15th August 2009, 01:02 AM #1New Member
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- ACT of Oz
HartleyST16 vs Stephenson WEEKENDER
Thought I'd put this one up to see anyone had opinions.
I've had a mirror now for about three years (actually two) & thinking about going for someting I can take most or all the family on ocasionally & can still keep in my garage. Looked at a half finished weekender the other week & been cruising Ebay etc for Hartley TS16s
Any thoughts on the merits of one over the other. I mostly (two or three times a year) sail on LBG in the ACT. If I can get the missus mor comfortable we might get out more often.
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15th August 2009, 09:03 AM #2
Great to see new members of the Forum!
Are auxiliary motors allowed on the Lake these days? I guess that will influence your choice, to some extent.
The Weekender looks great but I'd imagine there's quite a difference in performance between that boat and a TS16. If you want to race other boats of the same design I bet there are quite a few TS16s on the Lake?
How is the blue green algae situation there now, too, by the way?
15th August 2009, 10:41 AM #3
If you are building from scratch the Weekender is a much easier build. However that is its sole advantage as far as I can see.
The weekender is an OK boat in good conditions even if its performance, particularly to windward won't put the world on fire.
However the TS16 is quite a capable boat and will sail in all directions in any sensible weather. This of course is a safety advantage over the weekender, which I would not trust to get back home it if was upwind against a bit of a chop very reliably at all. The TS16 would have no trouble at all.
When it came to resale you would get some decent money for the TS16 but the collection of cheap stuff attached to the weekender will devalue it.
However, the TS16 is a big build - so if you have been bitten by the boatbuilding bug and it is way for you to get on the water for the first time then I probably would not recommend such a big time investment. Also it only really makes sense to do the A-class construction for the racing TS16 to maximise the resale value - this does put up the cost. Great if the woodworking is seen as being a great process by itself.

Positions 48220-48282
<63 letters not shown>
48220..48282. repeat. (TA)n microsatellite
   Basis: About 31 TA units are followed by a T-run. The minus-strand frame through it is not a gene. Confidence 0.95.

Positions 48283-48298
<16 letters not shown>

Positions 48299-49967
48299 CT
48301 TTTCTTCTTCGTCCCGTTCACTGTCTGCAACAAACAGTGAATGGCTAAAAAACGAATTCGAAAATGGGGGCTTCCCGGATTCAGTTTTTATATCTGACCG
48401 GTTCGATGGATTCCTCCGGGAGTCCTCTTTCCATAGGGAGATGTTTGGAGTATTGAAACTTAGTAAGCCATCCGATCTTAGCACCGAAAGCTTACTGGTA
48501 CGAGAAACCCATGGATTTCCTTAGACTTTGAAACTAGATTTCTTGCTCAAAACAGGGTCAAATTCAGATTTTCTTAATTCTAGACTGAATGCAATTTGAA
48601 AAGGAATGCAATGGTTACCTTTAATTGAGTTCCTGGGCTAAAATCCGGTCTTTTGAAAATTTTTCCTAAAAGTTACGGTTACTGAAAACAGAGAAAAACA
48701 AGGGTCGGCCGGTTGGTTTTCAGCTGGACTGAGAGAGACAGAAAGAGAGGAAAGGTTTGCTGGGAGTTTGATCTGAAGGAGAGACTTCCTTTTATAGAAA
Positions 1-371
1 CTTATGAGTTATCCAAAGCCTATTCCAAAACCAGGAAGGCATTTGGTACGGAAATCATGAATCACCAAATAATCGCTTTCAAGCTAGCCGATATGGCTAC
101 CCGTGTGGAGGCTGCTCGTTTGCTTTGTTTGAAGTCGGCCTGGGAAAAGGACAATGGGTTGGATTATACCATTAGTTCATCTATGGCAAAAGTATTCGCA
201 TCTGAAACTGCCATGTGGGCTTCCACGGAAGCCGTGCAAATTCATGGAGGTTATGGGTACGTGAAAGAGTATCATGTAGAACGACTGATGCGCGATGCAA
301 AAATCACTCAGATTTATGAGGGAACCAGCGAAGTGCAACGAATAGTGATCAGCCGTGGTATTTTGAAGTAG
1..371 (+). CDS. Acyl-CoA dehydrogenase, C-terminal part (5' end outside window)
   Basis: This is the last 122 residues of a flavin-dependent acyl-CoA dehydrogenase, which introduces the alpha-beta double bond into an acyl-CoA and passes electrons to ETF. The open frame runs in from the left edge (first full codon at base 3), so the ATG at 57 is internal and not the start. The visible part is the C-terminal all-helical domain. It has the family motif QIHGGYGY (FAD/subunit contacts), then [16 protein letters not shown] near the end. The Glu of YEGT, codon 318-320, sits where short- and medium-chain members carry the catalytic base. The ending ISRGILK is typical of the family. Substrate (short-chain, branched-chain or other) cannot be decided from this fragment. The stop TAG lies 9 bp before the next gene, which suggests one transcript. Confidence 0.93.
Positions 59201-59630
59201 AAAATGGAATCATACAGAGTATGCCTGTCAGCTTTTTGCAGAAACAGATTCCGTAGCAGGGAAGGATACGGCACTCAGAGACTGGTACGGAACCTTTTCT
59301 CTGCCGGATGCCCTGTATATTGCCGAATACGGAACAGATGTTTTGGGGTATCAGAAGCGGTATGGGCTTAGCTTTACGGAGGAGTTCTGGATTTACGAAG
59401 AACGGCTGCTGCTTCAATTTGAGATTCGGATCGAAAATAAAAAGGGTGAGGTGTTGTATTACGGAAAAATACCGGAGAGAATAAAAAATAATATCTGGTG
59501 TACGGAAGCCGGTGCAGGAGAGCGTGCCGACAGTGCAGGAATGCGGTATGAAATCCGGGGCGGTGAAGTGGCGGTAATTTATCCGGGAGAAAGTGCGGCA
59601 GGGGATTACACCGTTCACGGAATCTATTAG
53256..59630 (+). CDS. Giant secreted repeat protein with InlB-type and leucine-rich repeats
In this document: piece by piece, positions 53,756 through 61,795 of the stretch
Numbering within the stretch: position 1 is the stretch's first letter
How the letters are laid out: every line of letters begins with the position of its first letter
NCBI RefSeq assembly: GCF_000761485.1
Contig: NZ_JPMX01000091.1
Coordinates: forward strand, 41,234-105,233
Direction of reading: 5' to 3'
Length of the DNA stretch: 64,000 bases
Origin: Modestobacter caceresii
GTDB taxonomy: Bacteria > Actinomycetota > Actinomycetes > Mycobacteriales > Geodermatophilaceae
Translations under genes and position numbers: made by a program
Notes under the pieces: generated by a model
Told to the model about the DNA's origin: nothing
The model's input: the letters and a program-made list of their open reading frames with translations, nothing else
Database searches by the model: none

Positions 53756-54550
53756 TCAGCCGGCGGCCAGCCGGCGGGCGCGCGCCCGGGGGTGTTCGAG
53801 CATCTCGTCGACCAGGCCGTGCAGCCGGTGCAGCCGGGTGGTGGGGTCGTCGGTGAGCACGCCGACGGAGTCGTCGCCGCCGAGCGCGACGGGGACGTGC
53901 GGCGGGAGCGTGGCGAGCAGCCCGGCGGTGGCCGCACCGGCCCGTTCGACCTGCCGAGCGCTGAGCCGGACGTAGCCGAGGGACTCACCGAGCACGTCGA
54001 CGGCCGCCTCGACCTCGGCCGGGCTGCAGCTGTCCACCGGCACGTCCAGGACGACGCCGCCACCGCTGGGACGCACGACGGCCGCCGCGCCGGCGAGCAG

However a second hand TS16 in the $2500 to 3500 range can be a great way to get on the water and see if the boat fits in your life usefully. If you take reasonable care of it you will get your money back when you sell it too.
I think PAR has done some mods to the Weekender - I just look at it as a design and shake my head. Though the construction method is quite nice (except he doesn't understand that butt straps should have the grain going across the ply join rather than along it).
But if the weekender was reasonably complete and a rock bottom price I would be tempted to finish it very cheaply and simply.
But I don't see why it has to be limited to these two boats - they both have big strengths and big weaknesses as a first time build. I don't have anything with a cabin amongst my designs so am reasonably objective in this case.
15th August 2009, 02:09 PM #4New Member
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Thanks for the good advise. It all seems to go along with my current feelings. I'm not planning to build at this stage so I'm leaning towards the $2500-$3500 TS16 option.Unless anyone can suggest any other 16' trailer sailers with cabins.
I'm already on the water (ish) with my Mirror(when the B G algee allows) we had some closure of the lake last summer. but it's open now & with luck we'll get a full seson in this year. I might even get on the water more than twice. We took the mirror to Narrooma at Christmas & that was a hoot, but I need to make better preparations for cleaning up after salt water.
17th August 2009, 10:14 AM #5
The good thing about second hand Hartley 16s is that they hold their value as they are well known and well established.
"Rules" for second hand boats.
Make sure the sails are OK - as these can be a relatively big expense if they are not.
It is nice if the boat has had a history of being sailed until recently. If possible go for a test sail, if not see if they can rig it in their back yard you can see the process and make sure that the boat is more or less complete.
With hartleys they some are built fairly indifferently and may have rot. Use the handle of a screwdriver to tap all around the side of the boat listening for the tap tap to become a thud thud.
Thud = Dud unless it is localised. If Thud expand out wider checking adjacent structure.
Areas ... just under the deck edge, around the perimeter of the transom and down the stem along the centreline of the boat. Decks immediately adjacent to the cabin side and deck edge. Get inside the boat and do the same, particularly the stem and transom and hull deck and cabin deck join areas.
Oh and ask about the standing rigging (the wires that hold the mast up - if they are under five years and look OK they will be fine, but one of the cheapest bits to replace on an older boat usually are those wires - so it can be good insurance to replace them if in doubt about their age.
17th August 2009, 03:52 PM #6
I can generally agree with most of the comment given about both boats. The Weekender isn't as easy nor as quick a build as you'd think. The plans leave considerable to be desired and since it's a "glue and screw" job, it's heavy with lots of little pieces to buy, fashion and install.
Given your sailing area and requirements, Weekender wouldn't be my recommendation, even though I've modified a few keels for folks I know who own them. My adjustments have improved their sailing abilities, but the boat still has limitations, particularly the conditions it can handle before you should run for cover.
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